By the end of postgraduate training, using a patient-centred approach and appropriate selectivity, a resident, considering the patient’s cultural and gender contexts, will be able to...
Social determinants of health. What about social determinants of illness? Or illness that is socially determined? Here is how the World Health Organisation (2018) frames these social determinants:
"The social determinants of health are the conditions in which people are born, grow, live, work and age. These circumstances are shaped by the distribution of money, power and resources at global, national and local levels. The social determinants of health are mostly responsible for health inequities - the unfair and avoidable differences in health status seen within and between countries."
"The unfair and avoidable differences in health status seen within and between countries."
These differences in health status - driven by factors such as employment conditions and early child development - are determining the health of populations and the individuals they are composed of. And the more risk factors one has with regards to the social determinants of health, the more likely one is to have multiple (Best Science Medicine, 2017). There is cumulativeness. How unfair is that?
The dictionary built into my laptop tells me the definition of vulnerable is "Exposed to the possibility of being attacked or harmed, either physically or emotionally" and "(Of a person) in need of special care, support, or protection because of age, disability, or risk of abuse or neglect." It also tells me the word itself was derived from the Latin word vulnerare, meaning "to wound."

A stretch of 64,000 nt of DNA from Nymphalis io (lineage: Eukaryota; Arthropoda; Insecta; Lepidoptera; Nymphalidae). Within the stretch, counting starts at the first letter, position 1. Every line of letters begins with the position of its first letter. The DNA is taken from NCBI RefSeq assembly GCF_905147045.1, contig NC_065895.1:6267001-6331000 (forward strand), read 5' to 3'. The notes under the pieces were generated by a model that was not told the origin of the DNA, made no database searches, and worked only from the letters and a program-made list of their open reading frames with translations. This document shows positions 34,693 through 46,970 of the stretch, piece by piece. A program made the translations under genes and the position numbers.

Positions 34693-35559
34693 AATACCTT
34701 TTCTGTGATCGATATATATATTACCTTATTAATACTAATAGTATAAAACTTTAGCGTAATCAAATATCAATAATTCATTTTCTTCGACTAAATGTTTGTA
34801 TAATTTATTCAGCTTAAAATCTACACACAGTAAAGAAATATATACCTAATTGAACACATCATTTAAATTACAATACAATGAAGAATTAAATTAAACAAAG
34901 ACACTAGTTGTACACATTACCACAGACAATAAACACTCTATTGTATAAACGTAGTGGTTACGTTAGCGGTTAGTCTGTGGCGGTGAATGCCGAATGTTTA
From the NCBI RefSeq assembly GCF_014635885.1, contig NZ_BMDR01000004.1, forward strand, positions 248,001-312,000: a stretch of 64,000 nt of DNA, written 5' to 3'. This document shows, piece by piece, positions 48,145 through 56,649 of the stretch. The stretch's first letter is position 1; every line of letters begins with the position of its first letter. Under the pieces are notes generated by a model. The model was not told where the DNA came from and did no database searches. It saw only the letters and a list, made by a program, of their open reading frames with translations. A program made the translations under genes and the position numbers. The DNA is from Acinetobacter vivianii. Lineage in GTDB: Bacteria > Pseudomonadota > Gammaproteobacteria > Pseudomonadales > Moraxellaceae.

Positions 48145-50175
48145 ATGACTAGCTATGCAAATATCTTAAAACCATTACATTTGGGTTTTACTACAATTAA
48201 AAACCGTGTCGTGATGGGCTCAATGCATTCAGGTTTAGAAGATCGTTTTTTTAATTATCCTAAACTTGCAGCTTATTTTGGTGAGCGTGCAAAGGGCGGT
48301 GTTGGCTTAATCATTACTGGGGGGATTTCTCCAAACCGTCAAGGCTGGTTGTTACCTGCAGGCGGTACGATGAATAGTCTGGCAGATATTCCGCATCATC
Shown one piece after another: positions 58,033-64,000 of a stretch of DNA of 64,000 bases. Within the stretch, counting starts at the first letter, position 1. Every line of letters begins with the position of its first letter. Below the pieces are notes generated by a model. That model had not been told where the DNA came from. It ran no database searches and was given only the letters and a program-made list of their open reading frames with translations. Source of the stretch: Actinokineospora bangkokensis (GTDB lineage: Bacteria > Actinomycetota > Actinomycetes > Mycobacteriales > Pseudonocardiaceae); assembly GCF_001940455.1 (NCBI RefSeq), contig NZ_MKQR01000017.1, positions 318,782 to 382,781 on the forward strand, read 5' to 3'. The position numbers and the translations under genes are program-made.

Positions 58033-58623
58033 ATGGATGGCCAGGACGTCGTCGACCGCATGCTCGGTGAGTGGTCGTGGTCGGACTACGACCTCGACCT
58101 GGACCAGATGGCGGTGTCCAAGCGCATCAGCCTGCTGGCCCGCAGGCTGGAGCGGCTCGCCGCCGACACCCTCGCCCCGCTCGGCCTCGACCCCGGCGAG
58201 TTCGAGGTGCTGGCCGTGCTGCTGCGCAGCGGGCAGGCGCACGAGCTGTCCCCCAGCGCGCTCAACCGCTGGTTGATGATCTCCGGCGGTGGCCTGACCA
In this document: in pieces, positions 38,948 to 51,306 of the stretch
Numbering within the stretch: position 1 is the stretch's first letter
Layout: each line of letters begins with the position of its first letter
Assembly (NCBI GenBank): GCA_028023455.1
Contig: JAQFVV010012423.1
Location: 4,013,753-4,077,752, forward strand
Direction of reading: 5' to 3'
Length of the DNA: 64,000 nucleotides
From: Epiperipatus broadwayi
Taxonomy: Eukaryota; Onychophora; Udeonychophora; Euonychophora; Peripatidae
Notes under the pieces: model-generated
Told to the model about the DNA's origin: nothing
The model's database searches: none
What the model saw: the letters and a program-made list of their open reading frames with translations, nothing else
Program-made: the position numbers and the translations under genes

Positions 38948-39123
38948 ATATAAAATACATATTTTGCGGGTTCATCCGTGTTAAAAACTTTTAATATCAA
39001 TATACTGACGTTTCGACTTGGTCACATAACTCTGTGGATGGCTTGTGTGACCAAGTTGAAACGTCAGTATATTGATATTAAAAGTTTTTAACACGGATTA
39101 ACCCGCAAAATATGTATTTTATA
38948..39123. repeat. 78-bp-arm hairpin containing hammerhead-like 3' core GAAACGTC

My synopsis of all of the above is that patients who society considers to be "marginalised" are those who have more socially-determined wounds that make them more vulnerable to illness. So yes, while I am aware that illness and disability makes patients vulnerable (by extension of the very fact that every additional negative social factor influencing health increases the likelihood that more will be at play in any individual's life), it also the degree of vulnerability that increases one's risk of illness, disability, and death.
(It gets much more complicated than this, as one may consider disability, and perhaps even illness in some contexts, as a social construct in and of itself, but deconstructing this concept warrants its own blog entry, and I have to get back to clinic OMG.)
The take away point for me is that the reasons for why one individual is more at risk for illness are frequently socially determined and therefore modifiable. Three Bridges Community Health Centre in Downtown Vancouver has a mandate to serve those patients who are marginalised, at the greatest risk of poor health, and is an exceptional example of efforts to rectify social inequities. It is a privilege to be training in a program that provides opportunities to train in organisations such as this, to learn how I can use my position of privilege as a physician to promote social justice in theory and practice.